There are plenty of times that Bloodbound can venture more into the cheese territory, and that’s exactly what you get with the following track, “The Ones We Left Behind.” While it doesn’t quite come off as more of a Metal anthem like “Moria,” there’s no denying this song carries with it that more over-the-top feeling that marches along with stern authority. The hard hitting track hammers away at the listener with a rich sound and environment that headbanging becomes a mandatory thing, as well as even throwing your arms in the air along with the rhythm of it all, especially in the chorus. While the commanding tone of “The Ones We Left Behind” doesn’t really carry through, “Reflectiosn of Evil” still carries all the aforementioned positive elements to it, and just all around is a song that will sucker you right into being swept up into that rhythm from start to finish, and loving every second of it.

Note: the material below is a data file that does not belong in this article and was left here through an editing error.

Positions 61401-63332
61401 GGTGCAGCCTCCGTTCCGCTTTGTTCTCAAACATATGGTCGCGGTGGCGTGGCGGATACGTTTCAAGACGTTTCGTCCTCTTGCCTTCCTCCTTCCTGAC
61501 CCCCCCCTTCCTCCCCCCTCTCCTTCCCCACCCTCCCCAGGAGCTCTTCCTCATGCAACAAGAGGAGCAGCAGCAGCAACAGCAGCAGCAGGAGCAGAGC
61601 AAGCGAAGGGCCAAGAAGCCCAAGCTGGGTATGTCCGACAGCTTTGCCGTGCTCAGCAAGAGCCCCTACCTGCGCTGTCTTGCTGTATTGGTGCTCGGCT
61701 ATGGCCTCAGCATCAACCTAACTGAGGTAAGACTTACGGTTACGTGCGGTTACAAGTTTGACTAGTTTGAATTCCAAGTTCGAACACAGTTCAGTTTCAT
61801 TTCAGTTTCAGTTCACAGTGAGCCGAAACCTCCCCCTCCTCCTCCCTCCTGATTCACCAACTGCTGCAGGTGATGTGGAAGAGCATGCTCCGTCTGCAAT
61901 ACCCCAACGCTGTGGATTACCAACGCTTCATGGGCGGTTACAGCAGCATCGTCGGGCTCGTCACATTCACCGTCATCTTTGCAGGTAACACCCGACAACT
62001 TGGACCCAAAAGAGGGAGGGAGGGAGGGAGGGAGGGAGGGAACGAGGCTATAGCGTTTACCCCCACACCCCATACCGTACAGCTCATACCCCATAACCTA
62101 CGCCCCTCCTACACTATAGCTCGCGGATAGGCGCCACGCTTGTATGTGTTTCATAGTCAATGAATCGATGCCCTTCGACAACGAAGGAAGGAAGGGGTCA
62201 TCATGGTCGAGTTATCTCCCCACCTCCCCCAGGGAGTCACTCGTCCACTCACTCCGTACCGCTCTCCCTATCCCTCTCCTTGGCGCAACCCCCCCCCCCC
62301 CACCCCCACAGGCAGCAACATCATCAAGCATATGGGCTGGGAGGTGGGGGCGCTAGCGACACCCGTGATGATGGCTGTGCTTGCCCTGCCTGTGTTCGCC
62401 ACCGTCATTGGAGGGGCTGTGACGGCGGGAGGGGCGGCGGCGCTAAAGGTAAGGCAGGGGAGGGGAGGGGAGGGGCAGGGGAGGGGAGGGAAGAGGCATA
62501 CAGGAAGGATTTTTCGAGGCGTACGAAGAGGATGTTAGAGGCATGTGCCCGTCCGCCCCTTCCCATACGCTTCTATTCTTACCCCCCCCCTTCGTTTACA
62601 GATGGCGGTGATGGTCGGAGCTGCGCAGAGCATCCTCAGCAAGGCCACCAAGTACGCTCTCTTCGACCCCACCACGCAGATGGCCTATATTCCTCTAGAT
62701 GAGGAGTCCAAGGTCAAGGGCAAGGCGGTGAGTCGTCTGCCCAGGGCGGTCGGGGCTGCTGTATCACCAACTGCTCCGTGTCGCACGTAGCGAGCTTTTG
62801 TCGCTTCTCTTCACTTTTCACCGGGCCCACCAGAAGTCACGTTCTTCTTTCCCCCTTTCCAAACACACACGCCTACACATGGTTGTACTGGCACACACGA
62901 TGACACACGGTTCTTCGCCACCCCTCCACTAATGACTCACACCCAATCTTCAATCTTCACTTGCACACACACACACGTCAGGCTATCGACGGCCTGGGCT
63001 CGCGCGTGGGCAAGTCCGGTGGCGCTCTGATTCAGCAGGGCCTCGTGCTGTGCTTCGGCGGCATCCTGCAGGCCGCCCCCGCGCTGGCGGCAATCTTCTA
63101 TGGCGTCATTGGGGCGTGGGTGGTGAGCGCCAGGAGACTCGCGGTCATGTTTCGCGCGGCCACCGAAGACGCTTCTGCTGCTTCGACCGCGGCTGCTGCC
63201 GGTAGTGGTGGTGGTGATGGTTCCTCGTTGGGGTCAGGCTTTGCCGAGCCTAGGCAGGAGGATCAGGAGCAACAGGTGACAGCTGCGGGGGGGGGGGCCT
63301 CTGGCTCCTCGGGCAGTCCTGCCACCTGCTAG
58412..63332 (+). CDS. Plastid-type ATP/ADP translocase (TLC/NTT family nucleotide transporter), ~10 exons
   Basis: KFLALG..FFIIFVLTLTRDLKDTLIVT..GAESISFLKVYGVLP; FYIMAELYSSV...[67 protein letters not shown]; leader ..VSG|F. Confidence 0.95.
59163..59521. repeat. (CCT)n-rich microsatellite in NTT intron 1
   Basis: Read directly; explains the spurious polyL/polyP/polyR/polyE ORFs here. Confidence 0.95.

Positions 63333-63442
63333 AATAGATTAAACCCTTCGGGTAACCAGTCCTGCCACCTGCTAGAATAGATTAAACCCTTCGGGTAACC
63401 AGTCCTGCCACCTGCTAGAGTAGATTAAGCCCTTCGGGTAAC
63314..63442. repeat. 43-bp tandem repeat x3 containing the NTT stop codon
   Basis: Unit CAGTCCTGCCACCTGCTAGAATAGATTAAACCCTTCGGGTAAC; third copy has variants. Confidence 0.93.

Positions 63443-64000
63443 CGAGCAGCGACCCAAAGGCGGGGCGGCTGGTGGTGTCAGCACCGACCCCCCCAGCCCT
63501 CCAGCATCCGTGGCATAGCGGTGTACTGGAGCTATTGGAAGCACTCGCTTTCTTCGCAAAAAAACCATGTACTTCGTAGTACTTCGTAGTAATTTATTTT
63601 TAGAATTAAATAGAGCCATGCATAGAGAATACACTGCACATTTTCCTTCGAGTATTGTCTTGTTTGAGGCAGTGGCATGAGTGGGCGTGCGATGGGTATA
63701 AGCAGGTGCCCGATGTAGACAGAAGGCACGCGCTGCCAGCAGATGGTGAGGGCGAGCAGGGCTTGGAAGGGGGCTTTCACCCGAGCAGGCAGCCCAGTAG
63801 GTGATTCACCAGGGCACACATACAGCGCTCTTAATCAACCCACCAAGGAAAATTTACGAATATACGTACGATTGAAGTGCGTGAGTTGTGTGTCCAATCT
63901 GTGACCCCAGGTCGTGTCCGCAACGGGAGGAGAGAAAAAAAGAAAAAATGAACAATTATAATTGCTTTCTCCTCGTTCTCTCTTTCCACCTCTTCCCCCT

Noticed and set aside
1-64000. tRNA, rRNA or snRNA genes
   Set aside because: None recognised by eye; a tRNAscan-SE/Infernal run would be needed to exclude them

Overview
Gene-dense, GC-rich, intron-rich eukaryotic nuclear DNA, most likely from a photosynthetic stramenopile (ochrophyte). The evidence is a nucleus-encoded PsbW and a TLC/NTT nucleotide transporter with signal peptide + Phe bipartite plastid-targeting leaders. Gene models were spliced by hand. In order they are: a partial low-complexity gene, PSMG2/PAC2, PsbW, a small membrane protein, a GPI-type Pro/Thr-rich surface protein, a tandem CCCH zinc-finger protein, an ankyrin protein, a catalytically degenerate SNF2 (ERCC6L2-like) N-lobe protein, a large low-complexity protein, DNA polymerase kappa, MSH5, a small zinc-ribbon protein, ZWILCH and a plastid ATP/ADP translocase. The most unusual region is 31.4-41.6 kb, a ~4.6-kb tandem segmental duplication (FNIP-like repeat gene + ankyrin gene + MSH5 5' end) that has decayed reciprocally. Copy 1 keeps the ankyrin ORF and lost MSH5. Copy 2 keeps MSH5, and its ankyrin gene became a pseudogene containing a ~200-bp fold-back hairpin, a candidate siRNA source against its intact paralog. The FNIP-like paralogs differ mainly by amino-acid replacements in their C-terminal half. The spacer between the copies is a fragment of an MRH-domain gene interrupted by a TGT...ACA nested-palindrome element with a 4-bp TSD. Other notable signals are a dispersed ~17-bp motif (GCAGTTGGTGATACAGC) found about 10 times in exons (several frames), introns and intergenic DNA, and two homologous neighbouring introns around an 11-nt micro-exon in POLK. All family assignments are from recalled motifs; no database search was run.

It’s almost impossible to sit down with this album and find something bad to say about it. But, at the same time, any fan or random listener can easily go on and on about what’s right with every track. This album pulls the best ideas for audio quality and performance together with a great deal of enthusiasm behind them, and that’s what really makes it work. For the most part, the songs just feel epic and commanding, and that’s something that works very well here, but it’s not until “Together We Fight” that the environment changes a bit. Sure the epic sound is still there, but the song itself really changes things up with a far more uplifting approach, both in sound, as well as in message. The lyrics are definitely meant to be more inspiring then anything, and it’s reflected well in the more upbeat, lighter atmosphere of the song. From here, it does feel like the album is starting to lose a little steam, but not in a way that ruins the album. While the first half clearly will get the listener pumped in various manners through the way the band approaches the music, the release doesn’t quite feel as compelling after “Together We Fight.”